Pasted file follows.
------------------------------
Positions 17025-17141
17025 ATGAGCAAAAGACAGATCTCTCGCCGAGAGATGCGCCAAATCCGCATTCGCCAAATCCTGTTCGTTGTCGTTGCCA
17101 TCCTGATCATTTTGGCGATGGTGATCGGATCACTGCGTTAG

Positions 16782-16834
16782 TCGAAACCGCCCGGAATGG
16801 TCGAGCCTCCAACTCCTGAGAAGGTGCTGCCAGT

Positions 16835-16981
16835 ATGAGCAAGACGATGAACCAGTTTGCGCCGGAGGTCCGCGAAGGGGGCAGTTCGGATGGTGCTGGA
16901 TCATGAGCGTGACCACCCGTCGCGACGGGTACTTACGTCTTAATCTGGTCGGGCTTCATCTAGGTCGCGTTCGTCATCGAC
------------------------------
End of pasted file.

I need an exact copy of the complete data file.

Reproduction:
Positions 17025-17141
17025 ATGAGCAAAAGACAGATCTCTCGCCGAGAGATGCGCCAAATCCGCATTCGCCAAATCCTGTTCGTTGTCGTTGCCA
17101 TCCTGATCATTTTGGCGATGGTGATCGGATCACTGCGTTAG

Positions 16782-16834
16782 TCGAAACCGCCCGGAATGG
16801 TCGAGCCTCCAACTCCTGAGAAGGTGCTGCCAGT

Positions 16835-16981
16835 ATGAGCAAGACGATGAACCAGTTTGCGCCGGAGGTCCGCGAAGGGGGCAGTTCGGATGGTGCTGGA
16901 TCATGAGCGTGACCACCCGTCGCGACGGGTACTTACGTCTTAATCTGGTCGGGCTTCATCTAGGTCGCGTTCGTCATCGAC